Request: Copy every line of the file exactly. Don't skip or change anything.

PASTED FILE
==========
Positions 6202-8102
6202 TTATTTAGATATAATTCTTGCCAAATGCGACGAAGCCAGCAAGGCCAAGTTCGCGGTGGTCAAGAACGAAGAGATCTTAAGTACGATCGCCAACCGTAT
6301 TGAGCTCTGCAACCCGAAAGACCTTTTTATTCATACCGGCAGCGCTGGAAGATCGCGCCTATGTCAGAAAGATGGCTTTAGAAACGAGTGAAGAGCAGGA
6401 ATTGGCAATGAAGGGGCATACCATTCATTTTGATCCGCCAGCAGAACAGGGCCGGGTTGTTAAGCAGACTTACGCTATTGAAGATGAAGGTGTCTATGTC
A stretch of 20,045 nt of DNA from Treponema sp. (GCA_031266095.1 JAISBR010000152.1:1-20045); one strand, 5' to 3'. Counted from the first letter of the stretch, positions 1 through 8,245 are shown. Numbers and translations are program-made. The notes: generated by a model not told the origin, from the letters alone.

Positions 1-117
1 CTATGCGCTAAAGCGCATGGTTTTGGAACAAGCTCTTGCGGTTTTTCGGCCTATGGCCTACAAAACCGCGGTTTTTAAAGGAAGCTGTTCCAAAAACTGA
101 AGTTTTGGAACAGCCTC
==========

Positions 6202-8102
6202 TTATTTAGATATAATTCTTGCCAAATGCGACGAAGCCAGCAAGGCCAAGTTCGCGGTGGTCAAGAACGAAGAGATCTTAAGTACGATCGCCAACCGTAT
6301 TGAGCTCTGCAACCCGAAAGACCTTTTTATTCATACCGGCAGCGCTGGAAGATCGCGCCTATGTCAGAAAGATGGCTTTAGAAACGAGTGAAGAGCAGGA
6401 ATTGGCAATGAAGGGGCATACCATTCATTTTGATCCGCCAGCAGAACAGGGCCGGGTTGTTAAGCAGACTTACGCTATTGAAGATGAAGGTGTCTATGTC
A stretch of 20,045 nt of DNA from Treponema sp. (GCA_031266095.1 JAISBR010000152.1:1-20045); one strand, 5' to 3'. Counted from the first letter of the stretch, positions 1 through 8,245 are shown. Numbers and translations are program-made. The notes: generated by a model not told the origin, from the letters alone.

Positions 1-117
1 CTATGCGCTAAAGCGCATGGTTTTGGAACAAGCTCTTGCGGTTTTTCGGCCTATGGCCTACAAAACCGCGGTTTTTAAAGGAAGCTGTTCCAAAAACTGA
101 AGTTTTGGAACAGCCTC